# Pressure in seepage

## Homework Statement

Can anyone explain why the pore pressure at C is given by( H1 + z + (h/ H2)(z) ) (y_w) ?

## The Attempt at a Solution

Shouldnt it be ( H1 + z + ) (y_w) only ?
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Chestermiller
Mentor
The quantity ##(H+z)\gamma_w## is the hydrostatic contribution to the pore pressure at C. The additional contribution of seepage flow to the pore pressure at C is ##\frac{k}{\mu}vz##, where z is the pore flow distance between C and A, k is the permeability, ##\mu## is the water viscosity, and v is the seepage velocity. For point B, the contribution of seepage flow to the pore pressure at B is ##\frac{k}{\mu}vH_2=h\gamma_w##, where ##H_2## is the pore flow distance between B and A and h is the additional head above the water table as a result of seepage flow. So, from the relationship at B, we have:
$$\frac{k}{\mu}v=\frac{h}{H_2}\gamma_w$$Therefore, substituting this into the additional contribution of seepage flow to the pore pressure at C, we obtain ##\frac{h}{H_2}z\gamma_w##. Therefore, the total pore pressure at C is $$(H+z)\gamma_w+\frac{h}{H_2}z\gamma_w=\left(H+z+\frac{h}{H_2}z\right)\gamma_w$$

fonseh
The quantity ##(H+z)\gamma_w## is the hydrostatic contribution to the pore pressure at C. The additional contribution of seepage flow to the pore pressure at C is ##\frac{k}{\mu}vz##, where z is the pore flow distance between C and A, k is the permeability, ##\mu## is the water viscosity, and v is the seepage velocity. For point B, the contribution of seepage flow to the pore pressure at B is ##\frac{k}{\mu}vH_2=h\gamma_w##, where ##H_2## is the pore flow distance between B and A and h is the additional head above the water table as a result of seepage flow. So, from the relationship at B, we have:
$$\frac{k}{\mu}v=\frac{h}{H_2}\gamma_w$$Therefore, substituting this into the additional contribution of seepage flow to the pore pressure at C, we obtain ##\frac{h}{H_2}z\gamma_w##. Therefore, the total pore pressure at C is $$(H+z)\gamma_w+\frac{h}{H_2}z\gamma_w=\left(H+z+\frac{h}{H_2}z\right)\gamma_w$$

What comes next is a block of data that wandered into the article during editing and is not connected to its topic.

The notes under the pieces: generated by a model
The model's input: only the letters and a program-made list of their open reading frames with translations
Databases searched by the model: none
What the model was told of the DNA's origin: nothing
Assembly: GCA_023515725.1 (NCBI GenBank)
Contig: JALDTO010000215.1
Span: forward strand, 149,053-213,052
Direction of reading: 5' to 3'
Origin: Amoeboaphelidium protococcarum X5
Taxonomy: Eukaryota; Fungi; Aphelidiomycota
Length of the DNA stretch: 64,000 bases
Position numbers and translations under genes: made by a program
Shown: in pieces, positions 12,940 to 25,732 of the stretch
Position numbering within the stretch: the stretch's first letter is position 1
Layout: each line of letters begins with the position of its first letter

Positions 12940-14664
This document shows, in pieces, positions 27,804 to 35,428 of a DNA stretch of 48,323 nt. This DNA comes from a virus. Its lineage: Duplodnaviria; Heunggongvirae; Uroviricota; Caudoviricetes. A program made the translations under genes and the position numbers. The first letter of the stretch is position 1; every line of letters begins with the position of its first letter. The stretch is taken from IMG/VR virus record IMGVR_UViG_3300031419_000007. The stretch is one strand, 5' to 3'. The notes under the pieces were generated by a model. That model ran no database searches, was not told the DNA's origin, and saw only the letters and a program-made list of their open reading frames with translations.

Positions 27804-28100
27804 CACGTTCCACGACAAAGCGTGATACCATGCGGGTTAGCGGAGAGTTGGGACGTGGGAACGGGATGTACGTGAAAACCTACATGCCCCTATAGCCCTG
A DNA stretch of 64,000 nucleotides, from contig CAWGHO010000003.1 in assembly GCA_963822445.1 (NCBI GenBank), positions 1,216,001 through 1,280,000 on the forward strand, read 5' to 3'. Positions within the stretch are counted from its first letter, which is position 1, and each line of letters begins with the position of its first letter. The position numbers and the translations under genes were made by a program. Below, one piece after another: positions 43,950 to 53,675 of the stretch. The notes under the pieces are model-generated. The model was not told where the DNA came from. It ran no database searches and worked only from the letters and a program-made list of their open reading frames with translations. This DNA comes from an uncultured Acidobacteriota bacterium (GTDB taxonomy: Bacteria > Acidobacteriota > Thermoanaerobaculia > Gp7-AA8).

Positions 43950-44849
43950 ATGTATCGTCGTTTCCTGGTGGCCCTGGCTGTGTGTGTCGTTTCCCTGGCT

I have another example here . In this case , it's downwards seepage ... Why for this case , the Pressure at B is (H1 + z -iz )yw ??? Shouldn't the pressure increases with the depth ?

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Chestermiller
Mentor
The hydrostatic portion of the pressure variation does increase with depth. But, if the viscous seepage flow is downward, its contribution to the pressure variation must involve a pressure gradient component that can drive the fluid downward.

fonseh
The hydrostatic portion of the pressure variation does increase with depth. But, if the viscous seepage flow is downward, its contribution to the pressure variation must involve a pressure gradient component that can drive the fluid downward.
so , do you mean as the water flow from top to the bottom , so the water is saying to be flow from higher pressure to low pressure ? So , in the case of downwards seepage , the pressure at A > C >B ?

Chestermiller
Mentor
so , do you mean as the water flow from top to the bottom , so the water is saying to be flow from higher pressure to low pressure ? So , in the case of downwards seepage , the pressure at A > C >B ?
Only the viscous seepage portion of the pressure variation, which superimposes linearly upon the hydrostatic portion of the pressure variation, to give the overall total pressure variation.

fonseh
Only the viscous seepage portion of the pressure variation, which superimposes linearly upon the hydrostatic portion of the pressure variation, to give the overall total pressure variation.
So , the pressure due to seepage variation is A > C >B ??

Chestermiller
Mentor
So , the pressure due to seepage variation is A > C >B ??
Yes, if the flow is downward.

fonseh
The quantity ##(H+z)\gamma_w## is the hydrostatic contribution to the pore pressure at C. The additional contribution of seepage flow to the pore pressure at C is ##\frac{k}{\mu}vz##, where z is the pore flow distance between C and A, k is the permeability, ##\mu## is the water viscosity, and v is the seepage velocity. For point B, the contribution of seepage flow to the pore pressure at B is ##\frac{k}{\mu}vH_2=h\gamma_w##, where ##H_2## is the pore flow distance between B and A and h is the additional head above the water table as a result of seepage flow. So, from the relationship at B, we have:
$$\frac{k}{\mu}v=\frac{h}{H_2}\gamma_w$$Therefore, substituting this into the additional contribution of seepage flow to the pore pressure at C, we obtain ##\frac{h}{H_2}z\gamma_w##. Therefore, the total pore pressure at C is $$(H+z)\gamma_w+\frac{h}{H_2}z\gamma_w=\left(H+z+\frac{h}{H_2}z\right)\gamma_w$$
Can you explain what causes The additional contribution of seepage flow to the pore pressure at C is ##\frac{k}{\mu}vz## ?? Is there any name for the term ?

Chestermiller
Mentor
Can you explain what causes The additional contribution of seepage flow to the pore pressure at C is ##\frac{k}{\mu}vz## ?? Is there any name for the term ?
The differential equation for the variation of pressure in a porous medium (in the vertical direction) is $$\frac{dp}{dz}+\gamma=-\frac{k}{\mu}v$$ where, in this equation, z is the elevation and v is the superficial upward seepage velocity. This is Darcy's Law.

fonseh